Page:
HARARE (Reuters) - Production of tobacco, Zimbabwe’s biggest export earner, is expected to fall 15 percent to 160 million kilograms this season following a drought that has left millions facing hunger, an industry survey showed on Wednesday.
Zimbabwe earned $855 million from tobacco sales in 2015, nearly a third of its total exports and far outpacing receipts from platinum or gold.
Farmers produced 189 million kgs of tobacco last year but an El Nino-triggered drought caused long dry spells that forced farmers to delay planting, affecting this year’s output.
Zimbabwe’s tobacco selling season began on Wednesday.
Monica Chinamasa, chairwoman of industry regulator the Tobacco Industry and Marketing Board, said 72,000 farmers had registered to sell their crop compared with 91,000 last year, blaming the decline on drought and a lack of financing for producers.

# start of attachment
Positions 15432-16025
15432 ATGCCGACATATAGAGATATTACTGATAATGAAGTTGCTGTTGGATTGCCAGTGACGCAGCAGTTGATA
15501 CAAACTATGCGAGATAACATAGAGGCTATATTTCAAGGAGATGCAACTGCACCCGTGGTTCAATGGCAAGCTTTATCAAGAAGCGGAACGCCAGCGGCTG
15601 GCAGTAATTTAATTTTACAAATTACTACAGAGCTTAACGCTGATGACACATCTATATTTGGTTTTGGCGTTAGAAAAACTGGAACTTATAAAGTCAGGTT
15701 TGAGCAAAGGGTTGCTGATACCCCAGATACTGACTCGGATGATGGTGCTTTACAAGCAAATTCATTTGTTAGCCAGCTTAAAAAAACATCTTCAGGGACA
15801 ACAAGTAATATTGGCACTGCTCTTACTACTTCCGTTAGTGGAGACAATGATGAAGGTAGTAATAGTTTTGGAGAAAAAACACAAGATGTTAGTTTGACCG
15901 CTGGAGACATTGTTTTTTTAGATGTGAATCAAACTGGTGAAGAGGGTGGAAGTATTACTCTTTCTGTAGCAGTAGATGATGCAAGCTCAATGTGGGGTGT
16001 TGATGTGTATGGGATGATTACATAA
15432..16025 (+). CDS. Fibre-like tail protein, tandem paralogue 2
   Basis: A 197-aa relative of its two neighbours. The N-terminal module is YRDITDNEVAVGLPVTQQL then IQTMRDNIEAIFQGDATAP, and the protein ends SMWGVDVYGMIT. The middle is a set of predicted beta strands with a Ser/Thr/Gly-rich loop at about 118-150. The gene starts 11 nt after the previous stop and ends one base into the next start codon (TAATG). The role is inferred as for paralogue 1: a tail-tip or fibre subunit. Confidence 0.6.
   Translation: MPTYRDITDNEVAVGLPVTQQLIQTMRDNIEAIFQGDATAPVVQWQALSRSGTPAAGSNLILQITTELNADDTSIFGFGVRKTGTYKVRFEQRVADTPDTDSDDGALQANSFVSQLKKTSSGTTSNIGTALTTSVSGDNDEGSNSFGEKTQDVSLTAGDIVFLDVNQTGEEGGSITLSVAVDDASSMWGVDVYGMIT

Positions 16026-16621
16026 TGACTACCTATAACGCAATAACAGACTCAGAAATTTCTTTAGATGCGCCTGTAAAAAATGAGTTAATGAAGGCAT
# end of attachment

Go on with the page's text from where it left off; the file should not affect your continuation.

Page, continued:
Before 2000, when President Robert Mugabe’s government started seizing land from white-owned commercial farmers for redistribution to blacks, only 4,500 farmers grew Zimbabwe’s entire tobacco crop.
“There is need to empower farmers to overcome the adverse effects of low and erratic rainfall, mid-season droughts and extending the growing season,” Agriculture Minister Joseph Made said in speech marking the start of the 2016 selling season.
Zimbabwe exports the bulk of its tobacco to China, which has become the largest investor in the Southern African country.
Up to 4 million Zimbabweans face hunger due to the worst drought in more than two decades.
Reporting by MacDonald Dzirutwe; Editing by Stella Mapenzauswa and Mark Potter